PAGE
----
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Review 3-13: Hopeful and Morose
Kloppenberg Dance: Good News and Bad News
By Susan Yung
Copyright 2000 Susan Yung
Dance's program of two works (both premieres), seen Saturday at
Danspace Project at St. Mark's Church, made me at once hopeful and
morose about the state of dance. I was optimistic because if a program
like this could get produced at a venue like St. Mark's Church,
then, well, lots of stuff could, some of it with great potential.
Morose, because this production managed to be presented despite
lackluster choreography and mediocre dancing.
The stuff was
all there to assist with success: the space, of course one of the
most beautiful places to see dance in New York, where even middling
dance seems sacred; the sets, canvas backdrops painted by Patrick
Webb to resemble an Italian piazza; and for the first piece, live
piano and cello accompaniment. Sad to say, the dance rarely added
anything to these quality elements. "Shifts," in which the live
musicians played lustrous music by Wes York, was a plotless work
in which the dance sometimes illustrated the music, but the flaccid
sections of contact improv, repeated lunges and pretty but predictable
canonical phrasing went nowhere. There was virtually no energy in
is a longer work based on the classic tale and refashioned by Patrick
Webb, whose libretto is an engaging storyboard of 12 pictures with
captions. Operatic in ambition, the dance is largely reduced to
slapstick miming embedded with flirtations, bullies who mock fight,
lots of running around and collisions (mostly intentional) between
the seven dancers. Though a sense of humor helped to leaven the
mood (particularly by Kristen Davis and Laura Hymers, who succeeded
in conveying the appropriate touch of irony despite their thankless
roles in this ultimately gay union), the movement still returned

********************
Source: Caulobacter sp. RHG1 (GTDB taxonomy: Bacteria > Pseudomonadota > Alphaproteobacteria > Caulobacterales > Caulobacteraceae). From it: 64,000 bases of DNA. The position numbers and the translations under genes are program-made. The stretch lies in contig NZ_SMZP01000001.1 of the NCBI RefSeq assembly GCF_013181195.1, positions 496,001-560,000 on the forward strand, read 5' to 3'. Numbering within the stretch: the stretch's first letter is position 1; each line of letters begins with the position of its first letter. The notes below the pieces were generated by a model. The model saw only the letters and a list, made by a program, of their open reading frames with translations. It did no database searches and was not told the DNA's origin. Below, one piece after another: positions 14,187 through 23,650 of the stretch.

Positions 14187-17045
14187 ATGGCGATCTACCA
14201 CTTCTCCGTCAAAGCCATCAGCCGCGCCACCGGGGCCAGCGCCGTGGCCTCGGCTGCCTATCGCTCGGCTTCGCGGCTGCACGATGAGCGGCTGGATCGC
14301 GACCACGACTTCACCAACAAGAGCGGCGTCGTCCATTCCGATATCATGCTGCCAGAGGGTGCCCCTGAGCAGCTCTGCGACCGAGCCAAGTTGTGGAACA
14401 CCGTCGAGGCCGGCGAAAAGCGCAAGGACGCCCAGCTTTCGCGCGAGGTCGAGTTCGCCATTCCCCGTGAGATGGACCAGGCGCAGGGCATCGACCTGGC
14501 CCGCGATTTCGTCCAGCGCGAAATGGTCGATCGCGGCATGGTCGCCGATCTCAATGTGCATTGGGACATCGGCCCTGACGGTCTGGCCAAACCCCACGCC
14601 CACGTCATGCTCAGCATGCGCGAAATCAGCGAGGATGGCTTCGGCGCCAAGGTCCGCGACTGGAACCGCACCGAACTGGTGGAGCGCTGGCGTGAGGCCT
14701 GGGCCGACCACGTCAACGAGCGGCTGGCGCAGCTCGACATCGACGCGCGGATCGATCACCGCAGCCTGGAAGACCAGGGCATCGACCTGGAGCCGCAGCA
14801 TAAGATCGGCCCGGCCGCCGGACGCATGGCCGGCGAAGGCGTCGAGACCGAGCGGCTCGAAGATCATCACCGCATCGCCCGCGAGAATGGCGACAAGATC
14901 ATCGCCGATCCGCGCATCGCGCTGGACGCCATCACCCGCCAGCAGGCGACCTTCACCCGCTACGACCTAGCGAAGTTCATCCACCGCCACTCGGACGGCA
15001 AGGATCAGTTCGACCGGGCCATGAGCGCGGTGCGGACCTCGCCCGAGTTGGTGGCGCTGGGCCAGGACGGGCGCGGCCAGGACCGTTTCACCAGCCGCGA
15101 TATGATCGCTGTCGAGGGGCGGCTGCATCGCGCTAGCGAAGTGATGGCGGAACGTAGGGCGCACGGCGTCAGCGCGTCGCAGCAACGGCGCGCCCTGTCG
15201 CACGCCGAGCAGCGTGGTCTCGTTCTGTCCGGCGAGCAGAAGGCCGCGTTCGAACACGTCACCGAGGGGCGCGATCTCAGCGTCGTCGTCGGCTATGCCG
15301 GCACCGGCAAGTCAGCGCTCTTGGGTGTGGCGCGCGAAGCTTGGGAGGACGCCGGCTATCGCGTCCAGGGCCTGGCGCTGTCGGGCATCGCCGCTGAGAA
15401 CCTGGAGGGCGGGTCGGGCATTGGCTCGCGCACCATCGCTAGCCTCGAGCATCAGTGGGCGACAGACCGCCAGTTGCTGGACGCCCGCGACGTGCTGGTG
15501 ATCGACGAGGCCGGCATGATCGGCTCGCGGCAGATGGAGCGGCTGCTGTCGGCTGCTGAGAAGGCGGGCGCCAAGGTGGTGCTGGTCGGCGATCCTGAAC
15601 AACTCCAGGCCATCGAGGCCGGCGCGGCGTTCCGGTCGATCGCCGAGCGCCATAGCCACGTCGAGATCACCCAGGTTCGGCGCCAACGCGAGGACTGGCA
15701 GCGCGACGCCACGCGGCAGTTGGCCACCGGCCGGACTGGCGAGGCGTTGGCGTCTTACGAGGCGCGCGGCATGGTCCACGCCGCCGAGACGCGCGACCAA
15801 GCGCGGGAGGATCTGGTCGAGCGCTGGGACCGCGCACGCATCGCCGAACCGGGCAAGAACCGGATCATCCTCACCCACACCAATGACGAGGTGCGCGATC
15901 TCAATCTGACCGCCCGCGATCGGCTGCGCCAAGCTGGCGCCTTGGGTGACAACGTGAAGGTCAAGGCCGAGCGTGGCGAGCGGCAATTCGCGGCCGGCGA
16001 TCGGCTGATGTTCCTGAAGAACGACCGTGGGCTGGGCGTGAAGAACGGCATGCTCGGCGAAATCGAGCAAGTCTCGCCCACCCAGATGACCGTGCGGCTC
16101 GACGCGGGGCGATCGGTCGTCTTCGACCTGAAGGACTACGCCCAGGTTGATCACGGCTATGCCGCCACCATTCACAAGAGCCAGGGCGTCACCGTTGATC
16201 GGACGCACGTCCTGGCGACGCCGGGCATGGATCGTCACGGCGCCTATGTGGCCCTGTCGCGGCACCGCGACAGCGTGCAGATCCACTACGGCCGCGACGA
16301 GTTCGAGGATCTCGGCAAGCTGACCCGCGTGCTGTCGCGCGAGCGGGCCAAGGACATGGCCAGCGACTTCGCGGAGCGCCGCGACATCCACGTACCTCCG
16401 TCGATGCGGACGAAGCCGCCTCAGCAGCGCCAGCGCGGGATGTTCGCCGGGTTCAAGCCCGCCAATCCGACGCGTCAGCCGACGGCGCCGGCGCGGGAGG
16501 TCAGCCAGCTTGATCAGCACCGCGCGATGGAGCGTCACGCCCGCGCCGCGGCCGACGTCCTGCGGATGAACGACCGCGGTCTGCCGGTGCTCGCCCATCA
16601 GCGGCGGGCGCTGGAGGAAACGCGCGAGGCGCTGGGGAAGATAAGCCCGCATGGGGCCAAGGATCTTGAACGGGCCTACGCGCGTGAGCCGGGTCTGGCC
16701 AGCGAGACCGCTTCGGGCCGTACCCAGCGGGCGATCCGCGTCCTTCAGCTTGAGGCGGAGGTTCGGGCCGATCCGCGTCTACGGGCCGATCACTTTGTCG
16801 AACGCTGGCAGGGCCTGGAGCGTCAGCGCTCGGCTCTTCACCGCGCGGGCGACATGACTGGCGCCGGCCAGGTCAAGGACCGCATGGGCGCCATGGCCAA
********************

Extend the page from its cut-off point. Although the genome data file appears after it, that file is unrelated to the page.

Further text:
to thudding jetes (I'd normally call them grand, but believe me,
they weren't) and ports de bras that consumed entire 8-count phrases
(it's not as interesting as it sounds). An effective bit near the
end had 4 of the dancers striking different poses to the beat, but
a repeated motif where all of the dancers display their arms in
ovals felt formulaic.
The one true
highlight was the dancing of Daniel-Aguzzoli Roberts as Pimpinella.
Roberts is currently an understudy at Merce Cunningham Dance Company.
He was able to breathe life and meaning into otherwise tepid dance;
in a deep, sliding second position with long diagonal arms, he conveyed
the essence of simple movements as no one else in the cast could--particularly
the choreographer himself--giving us a reason to watch.
whose movement seems to be based on rudimentary Cunningham technique,
has a sense of musicality (he trained to be a professional musician
before opting to pursue dance) but rarely goes beyond enchaining
anything but really basic steps. This might be fine in one work
as an exercise in dance-making, but for the scale of "Pulcinella,"
it's merely maddening. Is he perhaps scared of upstaging the music
with his dance? Or need he simply recruit better dancers and give
them movement that exceeds his personal technical abilities?
include Ian Van Voorst as the surprisingly fleet-footed, cape-unfurling
doctor, Jordan Fuchs and Andrew DeMers. Jeanne Golan was on piano
and Gregory Hesselink on cello. Lighting design was by Severn Clay.
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